Entry XXXVII – December

Giacometti’s Dog
Robert Wallace

Lopes in bronze:
thin. In
the Museum of Modern Art
down, neck long as sadness
lowering to hanging ears
– he’s eyeless-
that hear
nothing, and the sausage
that leads him as
surely as eyes:
he might
dead, dried webs or clots of flesh
and fur
on the thin, long bones- but
isn’t, obviously
is obviously
traveling intent on his
own aims: legs
with a gayety the dead aren’t known
for, Going
onward in one place,
he doesn’t so much ignore
as not recognize
the well-
dressed Sunday hun-
dreds who passing, pausing make
his bronze
move. Why
do they come to admire
They wouldn’t care for real dogs
less raggy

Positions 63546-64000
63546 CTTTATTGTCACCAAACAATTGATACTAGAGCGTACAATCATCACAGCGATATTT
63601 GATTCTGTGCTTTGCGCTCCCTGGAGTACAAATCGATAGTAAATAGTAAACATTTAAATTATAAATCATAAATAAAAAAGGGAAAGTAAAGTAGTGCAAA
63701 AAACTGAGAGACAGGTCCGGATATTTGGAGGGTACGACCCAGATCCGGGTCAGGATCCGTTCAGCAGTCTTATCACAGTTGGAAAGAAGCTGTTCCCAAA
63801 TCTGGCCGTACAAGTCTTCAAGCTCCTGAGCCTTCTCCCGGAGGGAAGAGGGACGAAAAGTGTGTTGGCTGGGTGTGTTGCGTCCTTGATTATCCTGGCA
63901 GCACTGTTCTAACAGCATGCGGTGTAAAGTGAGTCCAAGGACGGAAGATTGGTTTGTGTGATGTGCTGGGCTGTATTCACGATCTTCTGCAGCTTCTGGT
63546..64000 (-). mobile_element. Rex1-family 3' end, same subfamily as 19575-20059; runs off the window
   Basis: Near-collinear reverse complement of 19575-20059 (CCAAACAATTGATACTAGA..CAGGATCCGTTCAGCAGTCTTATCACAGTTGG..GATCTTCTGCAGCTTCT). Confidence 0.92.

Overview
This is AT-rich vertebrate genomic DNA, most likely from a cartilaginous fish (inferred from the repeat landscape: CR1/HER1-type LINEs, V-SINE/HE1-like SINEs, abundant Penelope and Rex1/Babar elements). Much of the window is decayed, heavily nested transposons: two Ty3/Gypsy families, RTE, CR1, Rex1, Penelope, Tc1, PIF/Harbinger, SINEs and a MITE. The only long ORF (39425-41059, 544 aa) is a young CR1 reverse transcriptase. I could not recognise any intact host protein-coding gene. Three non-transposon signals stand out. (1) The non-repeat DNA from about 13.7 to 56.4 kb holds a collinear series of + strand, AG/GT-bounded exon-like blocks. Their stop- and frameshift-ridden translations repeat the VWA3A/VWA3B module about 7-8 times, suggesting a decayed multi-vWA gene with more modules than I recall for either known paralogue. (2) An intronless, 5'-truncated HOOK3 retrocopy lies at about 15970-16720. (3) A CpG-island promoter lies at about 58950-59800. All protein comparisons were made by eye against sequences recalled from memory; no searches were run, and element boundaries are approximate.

than he
is? It’s his tragic
bugs them? or is
it that art can make us
anything- this command
of shaping and abutting space-
that makes us love
even mutts,
even the world, accep
the starry wheels by which we’re hurled
toward death, having
the rocks and
wind for comrades?
It’s not this starved hound,
but Giacometti seeing
him we see.
We’ll stand in line all day
to see one man
love anything enough.



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